Hands-on: SteamVR's Desktop Theater Mode plays your PC games on a giant VR screen

And it may get Steam Workshop mod support.

htc vive

Valve’s foray into your living room seems to have stalled out a bit since last year’s Steam Machine launch—but what about your digital living room? Last week, Valve announced SteamVR Desktop Theater Mode, allowing you play any of your existing Steam games in virtual reality. Today, I took the new mode for a whirl at the annual Game Developers Conference in San Francisco.

The language Road to VR used in the original report last week was “a virtual environment in a sort of virtual home theater with a huge display,” and that’s not too far off. When I put the HTC Vive headset on during Valve’s demo this morning I found myself sitting six or so feet away from a screen that measured maybe 10 to 12 feet across. But since the Vive’s Lighthouse stations are still tracking your position you can scoot back to a more comfortable distance if you’d prefer.

Not that there’s much to see aside from the screen. The “virtual home theater” itself is pretty minimalist, largely avoiding the sort of faux-realism we saw in Netflix’s fake living room/cabin last year. (Valve didn't provide screenshots of the experience for publication.) Valve wink-wink-nudged me though that we shouldn’t be surprised if Desktop Theater Mode is opened up to Steam Workshop in the near future, allowing the community to mod in their own fantastical/realistic/sci-fi environments at will.

Anyway, I played Broforce. On a huge screen. That’s really all there is to it. Valve tells me that the Desktop Theater Mode uses some of the same technology employed for its Steam In-Home Streaming and Broadcast features—either some incredible foresight on Valve’s part, or lucky happenstance. But with minimal delay, the game output signal is routed onto this massive screen. Valve says any game that runs above 30 frames per second should work, no problem, and that you can still pull up the Steam Overlay from within the VR environment.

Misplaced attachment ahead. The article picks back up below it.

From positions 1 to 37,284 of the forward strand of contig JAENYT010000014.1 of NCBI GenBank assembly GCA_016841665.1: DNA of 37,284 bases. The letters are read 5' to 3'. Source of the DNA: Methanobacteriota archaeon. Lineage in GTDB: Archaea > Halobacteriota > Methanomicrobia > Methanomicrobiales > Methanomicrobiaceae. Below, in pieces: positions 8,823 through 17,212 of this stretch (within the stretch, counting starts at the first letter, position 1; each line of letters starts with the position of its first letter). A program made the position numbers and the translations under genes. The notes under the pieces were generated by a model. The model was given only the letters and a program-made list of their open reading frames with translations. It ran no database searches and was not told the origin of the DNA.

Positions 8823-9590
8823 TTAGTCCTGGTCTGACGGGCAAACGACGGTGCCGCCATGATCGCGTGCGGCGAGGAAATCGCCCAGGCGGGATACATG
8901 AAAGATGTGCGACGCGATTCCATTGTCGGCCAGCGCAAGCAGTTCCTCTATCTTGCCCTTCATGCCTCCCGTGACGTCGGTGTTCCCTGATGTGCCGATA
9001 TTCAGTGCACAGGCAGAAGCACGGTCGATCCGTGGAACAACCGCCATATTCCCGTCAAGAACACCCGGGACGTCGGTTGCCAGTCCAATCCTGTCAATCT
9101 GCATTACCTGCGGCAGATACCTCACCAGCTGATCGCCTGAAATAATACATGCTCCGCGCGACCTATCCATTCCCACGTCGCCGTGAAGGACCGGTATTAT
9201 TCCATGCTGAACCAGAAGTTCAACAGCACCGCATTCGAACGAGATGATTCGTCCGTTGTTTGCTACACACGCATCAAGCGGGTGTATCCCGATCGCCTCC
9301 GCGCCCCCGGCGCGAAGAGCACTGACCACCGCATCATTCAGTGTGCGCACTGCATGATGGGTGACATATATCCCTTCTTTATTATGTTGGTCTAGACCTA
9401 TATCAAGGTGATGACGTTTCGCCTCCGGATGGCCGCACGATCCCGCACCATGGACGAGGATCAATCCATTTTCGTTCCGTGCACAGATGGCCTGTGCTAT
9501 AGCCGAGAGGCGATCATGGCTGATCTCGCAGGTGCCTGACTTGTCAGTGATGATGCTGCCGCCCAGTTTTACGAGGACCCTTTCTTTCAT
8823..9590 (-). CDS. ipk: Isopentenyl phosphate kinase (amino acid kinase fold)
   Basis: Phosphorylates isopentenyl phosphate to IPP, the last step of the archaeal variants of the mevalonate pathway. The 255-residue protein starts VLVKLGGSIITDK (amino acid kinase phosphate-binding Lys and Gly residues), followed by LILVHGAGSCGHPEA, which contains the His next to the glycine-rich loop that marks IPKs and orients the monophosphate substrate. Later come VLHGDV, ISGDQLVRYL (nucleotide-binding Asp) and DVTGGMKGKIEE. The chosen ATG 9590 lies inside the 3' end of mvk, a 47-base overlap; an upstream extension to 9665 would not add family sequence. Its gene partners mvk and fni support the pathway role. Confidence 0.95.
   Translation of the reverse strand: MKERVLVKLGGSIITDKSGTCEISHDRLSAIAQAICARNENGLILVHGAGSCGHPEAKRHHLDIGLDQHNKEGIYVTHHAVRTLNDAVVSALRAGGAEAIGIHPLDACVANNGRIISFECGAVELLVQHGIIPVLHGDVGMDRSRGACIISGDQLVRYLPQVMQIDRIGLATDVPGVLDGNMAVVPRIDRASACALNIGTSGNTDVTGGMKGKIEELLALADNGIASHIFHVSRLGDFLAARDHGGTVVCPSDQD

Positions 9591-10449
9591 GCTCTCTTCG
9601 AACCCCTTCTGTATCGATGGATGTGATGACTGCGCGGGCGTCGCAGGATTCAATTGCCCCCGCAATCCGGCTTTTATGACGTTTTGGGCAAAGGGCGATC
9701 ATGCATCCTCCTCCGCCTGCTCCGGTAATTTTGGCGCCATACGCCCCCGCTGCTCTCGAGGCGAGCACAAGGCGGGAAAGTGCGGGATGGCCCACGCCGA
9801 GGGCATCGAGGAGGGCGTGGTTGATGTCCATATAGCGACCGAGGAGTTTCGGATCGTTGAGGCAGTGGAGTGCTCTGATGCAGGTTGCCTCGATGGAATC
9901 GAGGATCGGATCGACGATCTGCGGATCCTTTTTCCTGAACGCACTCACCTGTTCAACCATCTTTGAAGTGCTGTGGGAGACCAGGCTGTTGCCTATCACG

HTC Vive

You’re also not limited to Steam apps, from what Valve tells me. While In-Home Streaming requires some fidgeting to—for instance—stream from VLC, Valve’s Desktop Theater Mode seems to work more like the Virtual Desktop app for the Oculus Rift. Anything you can see on your desktop can be routed through the Vive. In other words: You can watch Netflix.

Is Desktop Theater Mode worth purchasing a Vive for? Probably not. I can’t imagine this is where people will spend most of their time—the benefit of the huge monitor is equally outweighed by the heat of wearing the Vive and the fact you can’t actually see what you’re pressing on your keyboard or controller.

But as a fun little addition? Well, virtual reality has a lot of those. Look for more about Desktop Theater Mode in a few weeks—it’s set to launch alongside the Vive in early April, and I’ll probably fire it up with something a bit more taxing than Broforce to see how my computer handles running the Vive at the same time as, say, The Witcher 3 . Theory: My GeForce GTX 980 Ti melts and/or lights on fire. We’ll see.

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